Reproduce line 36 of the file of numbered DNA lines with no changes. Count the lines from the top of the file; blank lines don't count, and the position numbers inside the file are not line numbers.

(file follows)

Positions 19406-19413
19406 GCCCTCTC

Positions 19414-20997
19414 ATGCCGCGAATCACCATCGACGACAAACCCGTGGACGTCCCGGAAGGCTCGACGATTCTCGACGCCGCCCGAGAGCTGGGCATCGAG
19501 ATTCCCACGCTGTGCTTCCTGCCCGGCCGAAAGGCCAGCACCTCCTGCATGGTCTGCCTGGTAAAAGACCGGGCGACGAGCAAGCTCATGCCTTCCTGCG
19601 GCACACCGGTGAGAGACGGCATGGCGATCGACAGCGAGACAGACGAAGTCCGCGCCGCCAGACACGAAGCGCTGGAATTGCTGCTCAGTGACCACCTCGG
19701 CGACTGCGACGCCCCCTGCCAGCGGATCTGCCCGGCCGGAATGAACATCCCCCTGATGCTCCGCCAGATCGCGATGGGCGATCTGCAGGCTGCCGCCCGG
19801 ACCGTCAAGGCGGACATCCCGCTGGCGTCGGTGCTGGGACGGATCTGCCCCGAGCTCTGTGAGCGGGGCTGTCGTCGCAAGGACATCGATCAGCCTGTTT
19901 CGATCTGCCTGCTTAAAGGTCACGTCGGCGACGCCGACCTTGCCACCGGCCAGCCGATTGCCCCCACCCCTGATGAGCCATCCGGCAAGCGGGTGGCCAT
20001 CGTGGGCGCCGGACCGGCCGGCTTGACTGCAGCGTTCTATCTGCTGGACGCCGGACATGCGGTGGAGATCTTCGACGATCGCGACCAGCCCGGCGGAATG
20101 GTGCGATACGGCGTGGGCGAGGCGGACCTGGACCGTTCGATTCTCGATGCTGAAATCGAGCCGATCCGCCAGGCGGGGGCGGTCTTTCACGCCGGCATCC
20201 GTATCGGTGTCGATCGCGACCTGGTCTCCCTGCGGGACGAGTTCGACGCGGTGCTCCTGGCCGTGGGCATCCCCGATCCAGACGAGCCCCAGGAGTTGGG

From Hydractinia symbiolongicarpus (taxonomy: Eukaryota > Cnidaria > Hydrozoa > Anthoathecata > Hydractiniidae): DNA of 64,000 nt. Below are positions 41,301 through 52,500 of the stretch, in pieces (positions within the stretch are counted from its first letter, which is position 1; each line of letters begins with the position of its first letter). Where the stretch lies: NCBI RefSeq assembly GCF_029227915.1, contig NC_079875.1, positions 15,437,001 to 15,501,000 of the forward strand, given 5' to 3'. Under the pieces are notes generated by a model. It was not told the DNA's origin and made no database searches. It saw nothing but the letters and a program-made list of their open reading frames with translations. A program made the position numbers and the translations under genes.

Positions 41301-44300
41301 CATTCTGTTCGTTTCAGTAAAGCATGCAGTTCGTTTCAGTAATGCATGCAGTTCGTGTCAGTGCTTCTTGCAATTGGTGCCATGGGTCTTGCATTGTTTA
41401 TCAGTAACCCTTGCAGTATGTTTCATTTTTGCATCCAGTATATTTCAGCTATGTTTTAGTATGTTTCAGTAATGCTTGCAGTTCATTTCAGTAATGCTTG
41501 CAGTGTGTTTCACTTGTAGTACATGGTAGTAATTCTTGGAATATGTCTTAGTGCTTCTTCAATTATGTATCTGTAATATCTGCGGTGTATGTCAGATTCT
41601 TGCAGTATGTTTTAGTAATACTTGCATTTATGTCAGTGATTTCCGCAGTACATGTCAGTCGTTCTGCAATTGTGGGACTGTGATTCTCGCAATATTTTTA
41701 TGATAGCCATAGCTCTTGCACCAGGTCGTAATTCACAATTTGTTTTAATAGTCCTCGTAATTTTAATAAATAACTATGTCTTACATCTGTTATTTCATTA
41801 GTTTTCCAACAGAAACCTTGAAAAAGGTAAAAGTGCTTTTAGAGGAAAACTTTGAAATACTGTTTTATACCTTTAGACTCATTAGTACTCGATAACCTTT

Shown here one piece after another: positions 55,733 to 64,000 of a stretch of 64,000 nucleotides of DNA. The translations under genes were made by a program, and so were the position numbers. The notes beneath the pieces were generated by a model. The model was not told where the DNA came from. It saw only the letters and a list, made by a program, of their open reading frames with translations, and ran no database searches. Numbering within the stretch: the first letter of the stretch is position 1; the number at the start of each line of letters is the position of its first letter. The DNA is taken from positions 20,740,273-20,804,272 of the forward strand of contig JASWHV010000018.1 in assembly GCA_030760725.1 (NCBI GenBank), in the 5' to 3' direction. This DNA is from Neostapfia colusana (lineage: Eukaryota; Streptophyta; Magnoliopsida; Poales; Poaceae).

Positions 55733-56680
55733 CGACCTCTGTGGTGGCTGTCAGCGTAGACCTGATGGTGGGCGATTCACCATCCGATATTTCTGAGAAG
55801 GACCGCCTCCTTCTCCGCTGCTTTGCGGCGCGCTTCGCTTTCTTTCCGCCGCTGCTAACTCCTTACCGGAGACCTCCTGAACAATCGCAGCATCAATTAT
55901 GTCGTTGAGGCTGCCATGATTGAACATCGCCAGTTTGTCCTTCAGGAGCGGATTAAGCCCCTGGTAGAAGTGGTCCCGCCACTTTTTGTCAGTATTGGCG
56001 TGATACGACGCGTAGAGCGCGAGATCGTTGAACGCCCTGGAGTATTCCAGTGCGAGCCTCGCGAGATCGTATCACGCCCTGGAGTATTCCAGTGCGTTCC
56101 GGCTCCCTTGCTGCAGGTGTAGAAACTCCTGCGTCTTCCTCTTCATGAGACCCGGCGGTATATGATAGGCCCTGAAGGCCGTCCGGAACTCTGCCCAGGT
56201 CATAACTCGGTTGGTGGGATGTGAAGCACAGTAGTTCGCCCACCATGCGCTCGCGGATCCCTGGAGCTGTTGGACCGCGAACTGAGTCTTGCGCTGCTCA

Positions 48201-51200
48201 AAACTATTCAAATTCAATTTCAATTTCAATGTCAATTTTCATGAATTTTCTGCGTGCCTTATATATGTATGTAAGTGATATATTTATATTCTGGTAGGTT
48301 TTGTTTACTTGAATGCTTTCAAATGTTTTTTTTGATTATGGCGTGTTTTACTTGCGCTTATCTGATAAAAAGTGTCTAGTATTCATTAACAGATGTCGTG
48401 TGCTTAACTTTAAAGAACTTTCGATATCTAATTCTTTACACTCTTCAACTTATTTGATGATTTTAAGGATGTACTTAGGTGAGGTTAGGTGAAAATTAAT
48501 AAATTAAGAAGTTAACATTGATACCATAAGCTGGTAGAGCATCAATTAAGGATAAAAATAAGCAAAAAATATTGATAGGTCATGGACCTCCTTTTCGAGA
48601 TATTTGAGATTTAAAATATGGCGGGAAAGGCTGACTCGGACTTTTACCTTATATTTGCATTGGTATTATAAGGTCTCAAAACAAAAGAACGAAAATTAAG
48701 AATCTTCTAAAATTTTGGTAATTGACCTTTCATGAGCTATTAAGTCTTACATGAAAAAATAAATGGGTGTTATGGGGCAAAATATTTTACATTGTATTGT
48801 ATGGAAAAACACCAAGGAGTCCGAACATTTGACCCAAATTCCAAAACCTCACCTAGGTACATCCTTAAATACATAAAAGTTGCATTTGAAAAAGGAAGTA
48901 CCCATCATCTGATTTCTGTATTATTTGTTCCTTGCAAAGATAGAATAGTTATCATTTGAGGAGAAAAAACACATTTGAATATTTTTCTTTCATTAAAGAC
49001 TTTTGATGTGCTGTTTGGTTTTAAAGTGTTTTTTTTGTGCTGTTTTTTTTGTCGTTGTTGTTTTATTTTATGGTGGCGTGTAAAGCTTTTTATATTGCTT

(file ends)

48801 ATGGAAAAACACCAAGGAGTCCGAACATTTGACCCAAATTCCAAAACCTCACCTAGGTACATCCTTAAATACATAAAAGTTGCATTTGAAAAAGGAAGTA